DevOps transformative journeys are not cheap for any organization to embark upon.
There are the tangible costs of around the infrastructure necessary to support your journey. And there are the intangible costs associated with things such as: lost development velocity, and the intrinsic cost of the necessary organizational change. I do want to be clear that in this case infrastructure in this instance not only refers to the servers supporting the new tools that you will need to acquire, but also the cost of any new software that you will need to purchase to support your automation, along with the supporting business “infrastructure” (redefined teams, new processes, etc). Licensing costs and the trade-off of different version of software, Visual Studio Professional vs. VS Enterprise and IntelliJ vs Eclipse as examples, is an exercise best left to the reader.
Let’s not forget about the cost of employee turnover either. As an ex-developer, I always found that the companies that I didn’t like working for, were the ones where their PROCESSES got in the way of me performing at the level that I felt I was able to achieve. If you have been following my posts you will probably see a common thread in regards to DevOps; it is about the people and process, where tooling supports these two pieces of the DevOps philosophy. Also, as I like to provide thought provoking questions in my posts, I want to pose this one to you, the reader, “How much do you spend on licensing for numerous different tools, how much does down time cost you, and how much does employee turn-over cost (or how much does it REALLY cost to hire a new engineer due to acquisition costs, and reduced productivity)?”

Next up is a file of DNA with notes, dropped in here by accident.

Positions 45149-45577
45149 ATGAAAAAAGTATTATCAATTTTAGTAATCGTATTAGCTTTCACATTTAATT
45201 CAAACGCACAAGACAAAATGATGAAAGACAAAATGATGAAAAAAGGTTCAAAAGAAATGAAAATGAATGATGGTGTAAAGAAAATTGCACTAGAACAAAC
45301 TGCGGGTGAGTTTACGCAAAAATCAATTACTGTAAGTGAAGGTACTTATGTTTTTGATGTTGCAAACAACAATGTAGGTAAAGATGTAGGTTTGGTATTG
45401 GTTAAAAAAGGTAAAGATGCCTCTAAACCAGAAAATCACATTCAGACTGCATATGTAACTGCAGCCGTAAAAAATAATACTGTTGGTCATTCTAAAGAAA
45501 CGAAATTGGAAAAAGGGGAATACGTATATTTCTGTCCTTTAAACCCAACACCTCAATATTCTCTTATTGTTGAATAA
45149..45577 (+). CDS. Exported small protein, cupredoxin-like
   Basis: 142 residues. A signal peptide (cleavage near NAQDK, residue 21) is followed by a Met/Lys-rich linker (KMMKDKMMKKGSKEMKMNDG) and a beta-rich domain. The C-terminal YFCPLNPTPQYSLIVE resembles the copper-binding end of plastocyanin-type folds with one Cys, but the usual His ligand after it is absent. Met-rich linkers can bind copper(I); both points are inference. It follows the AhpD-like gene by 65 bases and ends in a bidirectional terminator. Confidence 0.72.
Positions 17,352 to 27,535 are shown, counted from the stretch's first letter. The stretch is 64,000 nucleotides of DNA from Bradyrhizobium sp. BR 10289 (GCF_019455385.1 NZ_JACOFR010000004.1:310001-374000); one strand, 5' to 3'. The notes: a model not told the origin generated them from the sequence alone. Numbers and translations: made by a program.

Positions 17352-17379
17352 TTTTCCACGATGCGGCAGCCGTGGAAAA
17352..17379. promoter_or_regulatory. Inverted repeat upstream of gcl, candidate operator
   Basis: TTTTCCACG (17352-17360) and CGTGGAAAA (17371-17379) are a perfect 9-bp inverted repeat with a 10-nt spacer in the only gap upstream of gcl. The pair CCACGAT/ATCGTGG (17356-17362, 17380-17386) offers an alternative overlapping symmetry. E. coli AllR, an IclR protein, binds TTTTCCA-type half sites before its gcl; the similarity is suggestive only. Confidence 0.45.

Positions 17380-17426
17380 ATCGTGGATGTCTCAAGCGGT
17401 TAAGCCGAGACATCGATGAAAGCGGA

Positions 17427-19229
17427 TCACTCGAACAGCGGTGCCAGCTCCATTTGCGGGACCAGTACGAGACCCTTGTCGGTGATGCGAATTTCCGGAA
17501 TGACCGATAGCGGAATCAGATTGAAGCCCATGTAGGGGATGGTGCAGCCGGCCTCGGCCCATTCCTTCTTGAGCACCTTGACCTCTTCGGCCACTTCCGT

So how can the business justify an evolution and modernization to their current software development practices?[...]
To read the whole post and interact, please visit the SogetiLabs blog: Inverting the supermarket